Of all the content I can manage to remember from his life story, which bit happened next?

I remember all the anecdotes where he seems like a crazy tyrant, and I remember he obviously died at the end. But do I remember anything else? Do I remember anything before that?

As it so happens, personally, I remember Sutorius* Macro, Tiberius’ chief advisor who took over the reigns of empire after deposing the infamous prefect Sejanus in AD 31. From my personal studies of history, I remember Macro as a part of the smooth transition of power before Caligula got rid of him about a year later. (*His first name is the only thing I looked up, while writing this post.)

Was Macro’s influence causative? Does his removal explain the brevity of Caligula’s good year? I’ve never heard anyone say so, but to be honest, I do remember thinking this during my reconstruction. I’ll even admit I re-typed the italicized storyline (at top) to avoid giving the impression that causality was responsible for this sequence in my own mnemonic reconstruction. I have therefore admitted that causality did at least enter my thinking. However, I do not believe causality was responsible for my reconstruction of sequence, and after much reflection tonight I believe I can prove it.

Years ago, I was working on the background to Paul’s letter to Galatia, and trying to debunk a gerrymandered chronology which depended on supposing that Caligula gave Damascus to Aretas shortly after Tiberius died (AD 37). Of the many arguments I mounted against this, my most original point was the continuity of Macro. Since Macro had been running the empire for Tiberius, and Macro continued under Caligula initially, there was no cause for supposing that Rome suddenly reversed its position on Aretas just because the figurehead ruler was no longer enjoying his extravagantly debauched retirement on the Isle of Capri. That was my argument, and that’s undoubtedly why Macro still exists as a significant part of my memories about Caligula. Macro also happens to correspond with related research on Caligula’s gifting of Trachonitis to Herod Agrippa in that same time period. (For more about all that, see the bottom part of this very old, very long blogpost: http://www.billheroman.com/2008/05/aretas-and-damascus-discussion.html.)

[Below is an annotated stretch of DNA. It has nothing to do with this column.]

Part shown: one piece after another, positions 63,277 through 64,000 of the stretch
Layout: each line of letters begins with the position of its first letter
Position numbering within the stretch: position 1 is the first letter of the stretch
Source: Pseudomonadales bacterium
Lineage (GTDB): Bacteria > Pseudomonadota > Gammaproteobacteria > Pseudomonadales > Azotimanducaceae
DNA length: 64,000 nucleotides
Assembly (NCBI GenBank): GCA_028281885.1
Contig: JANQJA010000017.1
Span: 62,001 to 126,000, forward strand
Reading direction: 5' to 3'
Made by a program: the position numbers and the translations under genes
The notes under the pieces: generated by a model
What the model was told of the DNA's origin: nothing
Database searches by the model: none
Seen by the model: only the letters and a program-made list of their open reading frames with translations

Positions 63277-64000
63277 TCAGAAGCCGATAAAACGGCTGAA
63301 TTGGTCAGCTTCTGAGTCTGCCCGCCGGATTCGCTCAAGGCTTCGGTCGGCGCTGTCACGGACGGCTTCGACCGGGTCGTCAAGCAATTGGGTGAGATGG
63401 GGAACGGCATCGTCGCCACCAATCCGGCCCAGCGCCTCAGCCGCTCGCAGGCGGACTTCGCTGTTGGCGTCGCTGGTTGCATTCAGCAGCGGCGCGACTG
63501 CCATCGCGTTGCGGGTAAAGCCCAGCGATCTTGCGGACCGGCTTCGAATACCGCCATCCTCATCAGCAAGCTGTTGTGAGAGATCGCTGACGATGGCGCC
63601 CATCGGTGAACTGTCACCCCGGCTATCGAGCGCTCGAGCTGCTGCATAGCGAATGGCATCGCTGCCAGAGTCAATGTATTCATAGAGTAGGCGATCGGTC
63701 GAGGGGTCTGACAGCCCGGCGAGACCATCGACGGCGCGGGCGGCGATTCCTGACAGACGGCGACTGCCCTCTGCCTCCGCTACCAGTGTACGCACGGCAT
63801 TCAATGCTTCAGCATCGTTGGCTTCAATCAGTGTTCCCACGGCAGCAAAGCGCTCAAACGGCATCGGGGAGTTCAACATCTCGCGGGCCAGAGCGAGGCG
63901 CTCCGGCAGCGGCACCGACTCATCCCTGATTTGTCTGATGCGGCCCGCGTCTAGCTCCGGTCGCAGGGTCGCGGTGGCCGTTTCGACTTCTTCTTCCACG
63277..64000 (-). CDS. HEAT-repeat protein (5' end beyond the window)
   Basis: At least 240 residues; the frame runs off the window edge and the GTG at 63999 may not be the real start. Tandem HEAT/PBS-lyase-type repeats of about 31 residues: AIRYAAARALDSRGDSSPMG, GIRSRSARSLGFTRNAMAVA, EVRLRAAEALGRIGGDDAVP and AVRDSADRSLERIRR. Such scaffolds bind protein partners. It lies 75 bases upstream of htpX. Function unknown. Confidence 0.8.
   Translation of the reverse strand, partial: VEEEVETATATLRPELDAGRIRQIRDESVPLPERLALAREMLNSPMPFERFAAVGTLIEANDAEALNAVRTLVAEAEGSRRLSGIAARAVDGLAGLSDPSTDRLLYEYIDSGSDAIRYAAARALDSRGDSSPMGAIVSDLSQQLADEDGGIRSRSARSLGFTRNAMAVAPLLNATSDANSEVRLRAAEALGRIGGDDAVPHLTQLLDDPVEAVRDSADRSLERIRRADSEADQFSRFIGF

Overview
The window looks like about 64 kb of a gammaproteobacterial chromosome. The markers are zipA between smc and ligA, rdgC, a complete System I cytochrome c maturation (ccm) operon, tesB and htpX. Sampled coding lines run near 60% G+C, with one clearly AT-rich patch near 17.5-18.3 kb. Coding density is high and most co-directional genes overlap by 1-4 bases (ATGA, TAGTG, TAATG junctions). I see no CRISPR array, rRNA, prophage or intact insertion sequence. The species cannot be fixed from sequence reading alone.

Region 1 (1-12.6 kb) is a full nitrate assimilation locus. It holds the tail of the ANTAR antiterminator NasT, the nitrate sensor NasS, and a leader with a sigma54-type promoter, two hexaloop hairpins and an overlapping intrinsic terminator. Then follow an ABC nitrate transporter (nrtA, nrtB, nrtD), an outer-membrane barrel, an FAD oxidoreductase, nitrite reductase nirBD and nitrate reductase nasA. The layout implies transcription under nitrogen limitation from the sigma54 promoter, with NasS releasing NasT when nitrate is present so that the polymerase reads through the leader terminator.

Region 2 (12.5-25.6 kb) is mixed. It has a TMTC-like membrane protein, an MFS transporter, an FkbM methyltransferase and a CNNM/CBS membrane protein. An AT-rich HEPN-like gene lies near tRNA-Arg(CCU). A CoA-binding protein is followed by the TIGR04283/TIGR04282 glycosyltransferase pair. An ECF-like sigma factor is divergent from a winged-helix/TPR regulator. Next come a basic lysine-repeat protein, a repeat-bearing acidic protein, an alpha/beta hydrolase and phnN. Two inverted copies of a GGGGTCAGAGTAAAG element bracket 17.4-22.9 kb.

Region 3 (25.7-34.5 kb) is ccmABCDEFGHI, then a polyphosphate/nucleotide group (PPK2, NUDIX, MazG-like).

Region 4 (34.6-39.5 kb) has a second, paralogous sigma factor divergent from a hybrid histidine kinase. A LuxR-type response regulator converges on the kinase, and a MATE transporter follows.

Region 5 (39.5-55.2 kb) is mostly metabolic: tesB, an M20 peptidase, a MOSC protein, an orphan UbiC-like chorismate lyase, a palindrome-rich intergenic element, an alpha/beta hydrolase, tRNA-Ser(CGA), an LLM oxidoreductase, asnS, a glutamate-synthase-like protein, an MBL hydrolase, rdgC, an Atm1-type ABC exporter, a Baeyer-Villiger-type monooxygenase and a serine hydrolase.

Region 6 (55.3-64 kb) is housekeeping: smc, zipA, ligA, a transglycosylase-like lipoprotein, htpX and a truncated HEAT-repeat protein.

Now, I have also heard some claim that Caligula’s worst years might be explained by an illness that caused brain damage. I don’t remember (and for the purposes of today’s exercise, I am purposely not looking it up) in what month and year that illness was supposed to have been, but I think I remember hearing it was early in AD 38. Thus, even though I have always doubted the illness/insanity narrative, I did remember it and it did preserve the idea of a good year followed by two bad years. Next, I suspect due to a bit of unrelated borrowing, I also drew on some narratives about Nero that claim his horrible phase begins with his mother’s and Seneca’s deaths - good advisers, good ruler; dead advisers, horrifying ruler. It was into this paradigm, tonight, that I believe I attached Macro. Altogether, then, I may have conflated my memory of the illness timeline with the Nero narrative, and succinctly narrated Macro as the dividing line between good and bad years of Caligula’s rule.